Xena is one of three big planet-like bodies recently found in this region. The others have equally playful nicknames: Santa and Easterbunny.
A PLANET - OR NOT?
Size is important when it comes to making the grade as a planet. Astronomers know that Xena is bigger than Pluto but since they don't know what it is made of, they can't be sure that it is more massive. The discovery of the moon Gabrielle means Xena has at least enough mass to keep a satellite.
Gabrielle is estimated to orbit close to Xena, making a circuit perhaps every 14 days. Named for the TV princess's travelling companion, Gabrielle is about 60 times fainter than Xena.
The International Astronomical Union, which makes the decision on what is a planet, considers Xena a trans-Neptunian object, meaning its orbit crosses that of Neptune, just as Pluto's does. Many astronomers, including Brown, question Pluto's planetary status, too.
But Xena's discovery, and its size, have prompted the union to rethink the definition of planet.
On the union's Web site, it said: "The very rapid pace of discovery of bodies within the solar system over the last decade, and so our understanding of the Trans-Neptunian Region is therefore still evolving very rapidly. This is in serious contrast to the situation when Pluto was discovered."
A working group of the union is considering a new definition. Until the group finishes its work, the Web site statement said, all objects discovered at a distance of 40 times Earth's distance from the sun, "will continue to be regarded as part of the Trans-Neptunian population."
More information and images are available at http://www.gps.caltech.edu/(tilde)mbrown/planetlila/moon/index.html.
Wednesday, October 12, 2005
A follow-up on my entry on the copy protection on KT Tunstall's CD.
This issue of Rolling Stones reports fans of Dave Matthews Band, Foo Fighters and Switchfoot are mighty pissed by similar Copy Protection software rigged into their CDs.
Currently, it's mainly labels like Sony BMG and EMI that's adding the copy protection software into their CDs. It's not yet know how this affects CDs sales, from pissed off fans - like myself who are refusing to pick up a copy protection CD in protest. Apparently freewares are offered online to decode the copy protection. And Sony BMG will actually email detailed instructions on how to use the decoding software if you ask.
Still - why make fans of the musicians go through these extra hoops? Why punish the fans?
Labels will work to keep their profits, naturally. But this measure really only serve to alienate the very people who bothers to buy an original CD - because someone used to downloading the mp3 files illegally isn't going to be really affected by the copy protection CDs. Simply because he or she isn't going to buy one.
Sale of CDs really goes to the profit margins of record companies, not the artistes. Yes, I know that - but really, do I care if the singer/musician I like can't afford an expensive Ferrari?
What matters to me is that record companies are only willing to sign musicians who can sell CDs for them. A talented musician who can't sell his/her first CD will probably not have a second one. Now, that matters to me.
My favourite example here is Joss Whedon's Serenity. The TV series died a premature and unnecessary death because the TV network didn't know what to do with it. But it was the overwhelming DVD sales that finally pushed convinced the powers that be a Serenity movie was worth the investment.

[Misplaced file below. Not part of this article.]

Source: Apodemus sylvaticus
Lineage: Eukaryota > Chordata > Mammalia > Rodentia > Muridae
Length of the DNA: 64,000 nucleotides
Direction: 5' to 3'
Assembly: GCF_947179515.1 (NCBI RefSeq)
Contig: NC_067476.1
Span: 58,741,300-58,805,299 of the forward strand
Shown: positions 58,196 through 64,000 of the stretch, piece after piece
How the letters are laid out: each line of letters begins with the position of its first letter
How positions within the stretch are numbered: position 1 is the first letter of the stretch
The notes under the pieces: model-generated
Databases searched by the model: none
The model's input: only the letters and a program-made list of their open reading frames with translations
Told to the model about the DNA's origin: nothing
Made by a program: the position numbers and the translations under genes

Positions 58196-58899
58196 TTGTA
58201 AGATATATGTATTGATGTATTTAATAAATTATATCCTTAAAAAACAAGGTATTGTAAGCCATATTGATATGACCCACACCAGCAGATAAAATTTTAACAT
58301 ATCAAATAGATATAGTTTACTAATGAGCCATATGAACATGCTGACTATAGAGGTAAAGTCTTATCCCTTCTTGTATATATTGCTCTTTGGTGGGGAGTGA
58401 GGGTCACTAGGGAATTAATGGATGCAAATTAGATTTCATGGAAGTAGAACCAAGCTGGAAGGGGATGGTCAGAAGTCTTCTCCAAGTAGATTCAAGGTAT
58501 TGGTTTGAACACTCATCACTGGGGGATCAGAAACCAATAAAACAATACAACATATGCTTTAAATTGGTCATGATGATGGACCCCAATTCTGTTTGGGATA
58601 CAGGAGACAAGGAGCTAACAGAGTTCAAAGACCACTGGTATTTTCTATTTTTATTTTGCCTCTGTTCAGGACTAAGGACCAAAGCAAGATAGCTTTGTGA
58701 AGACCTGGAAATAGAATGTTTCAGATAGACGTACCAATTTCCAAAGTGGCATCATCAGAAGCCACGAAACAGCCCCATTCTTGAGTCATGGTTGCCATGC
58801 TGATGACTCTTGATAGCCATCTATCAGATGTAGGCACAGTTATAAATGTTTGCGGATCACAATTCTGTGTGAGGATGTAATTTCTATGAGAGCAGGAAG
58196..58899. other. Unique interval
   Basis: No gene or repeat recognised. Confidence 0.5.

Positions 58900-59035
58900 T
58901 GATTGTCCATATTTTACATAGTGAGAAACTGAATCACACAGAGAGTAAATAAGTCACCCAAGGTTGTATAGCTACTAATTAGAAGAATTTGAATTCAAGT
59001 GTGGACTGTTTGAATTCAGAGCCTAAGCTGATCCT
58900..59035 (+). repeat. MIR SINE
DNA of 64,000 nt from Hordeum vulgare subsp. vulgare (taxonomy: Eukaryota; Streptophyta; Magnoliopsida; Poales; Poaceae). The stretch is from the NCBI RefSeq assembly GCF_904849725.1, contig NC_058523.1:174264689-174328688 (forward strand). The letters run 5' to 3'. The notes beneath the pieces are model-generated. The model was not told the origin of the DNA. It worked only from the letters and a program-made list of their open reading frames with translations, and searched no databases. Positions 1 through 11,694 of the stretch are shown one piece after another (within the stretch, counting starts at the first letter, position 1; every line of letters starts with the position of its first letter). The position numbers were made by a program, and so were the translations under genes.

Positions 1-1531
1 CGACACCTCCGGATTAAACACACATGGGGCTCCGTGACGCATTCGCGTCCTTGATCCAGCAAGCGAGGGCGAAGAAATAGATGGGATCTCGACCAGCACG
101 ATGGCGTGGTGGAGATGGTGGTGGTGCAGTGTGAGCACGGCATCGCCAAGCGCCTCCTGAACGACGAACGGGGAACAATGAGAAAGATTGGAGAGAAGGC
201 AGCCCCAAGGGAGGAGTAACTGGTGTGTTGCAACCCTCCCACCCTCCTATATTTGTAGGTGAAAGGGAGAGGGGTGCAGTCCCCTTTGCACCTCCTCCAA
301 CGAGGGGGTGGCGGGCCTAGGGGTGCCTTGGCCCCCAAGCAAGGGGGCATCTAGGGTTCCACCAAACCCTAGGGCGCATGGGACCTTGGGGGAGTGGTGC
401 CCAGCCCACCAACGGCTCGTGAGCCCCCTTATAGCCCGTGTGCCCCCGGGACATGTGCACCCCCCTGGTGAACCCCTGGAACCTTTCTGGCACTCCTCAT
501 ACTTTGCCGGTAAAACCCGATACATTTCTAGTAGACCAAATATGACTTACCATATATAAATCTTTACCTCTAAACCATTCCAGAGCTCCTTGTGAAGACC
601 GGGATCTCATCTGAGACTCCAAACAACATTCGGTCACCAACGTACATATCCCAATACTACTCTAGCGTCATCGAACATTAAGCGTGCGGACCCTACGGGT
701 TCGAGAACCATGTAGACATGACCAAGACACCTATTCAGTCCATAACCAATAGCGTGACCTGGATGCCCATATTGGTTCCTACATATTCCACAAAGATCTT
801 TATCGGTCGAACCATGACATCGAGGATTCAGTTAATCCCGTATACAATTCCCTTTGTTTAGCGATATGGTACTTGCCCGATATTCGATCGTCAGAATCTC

I don't care if Joss Whedon don't get rich from the Serenity franchise. Good for him if he is. But I am looking forward to the movie.
And yes, I am one of the many who bought the original DVD boxset for Serenity.
Monday, October 10, 2005
by Carol Ann Duffy
I like pouring your tea, lifting
the heavy pot, and tipping it up,
so the fragrant liquid streams in your china cup.
Or when you’re away, or at work,
I like to think of your cupped hands as you sip,
as you sip, of the faint half-smile of your lips.
I like the questions – sugar? – milk? –
and the answers I don’t know by heart, yet,
for I see your soul in your eyes, and I forget.
Jasmine, Gunpowder, Assam, Earl Grey, Ceylon,
I love tea’s names. Which tea would you like? I say
but it’s any tea for you, please, any time of day,
as the women harvest the slopes
for the sweetest leaves, on Mount Wu-Yi,
and I am your lover, smitten, straining your tea.
[Carol Ann Duffy is one of my favourite poet. I discovered her one day while flipping through Gary Geddes' anthology of 20th Century poems. The miracle of finding gems in your textbook!
I fell in love with the simplicity and the clarity of her words. Imagine my surprise when I found out Jeanette Winterson is also one of her admirers.
All paths lead to the centre.
Right now I'm craving for a cuppa hot English tea]
~ Virginia Woolf
Met up with some old university mates last Saturday. We were never close. Acquaintance really, but occasionally it's nice to meet up, find out how everyone's doing.
The humdrums of social life, I suppose. But all friendship first starts with a "hi." In some way it may have been my fault that we never kept in touch before. I've never been overtly social. (Oddly, for all of Brat's claims to Un-Social Butterflyhood, she managed to keep in touch with old acquaintance better than myself. Maybe her Blur-F**K face is deceptively endearing. )
Anyway, back to my uni-classmates: These are people who do not know about this blog. And I would prefer to keep it this way. There's a lot I do not wish to share with them. And I'm suspicious of the "friendliness" of one or two of these ladies.
But there was a brief moment when Ms F spoke too fast and mentioned the existence of this blog. *Sigh*
But thank goodness - they are not interested enough in me to find out the address of this blog. Or rather I brushed it off later when the subject returned.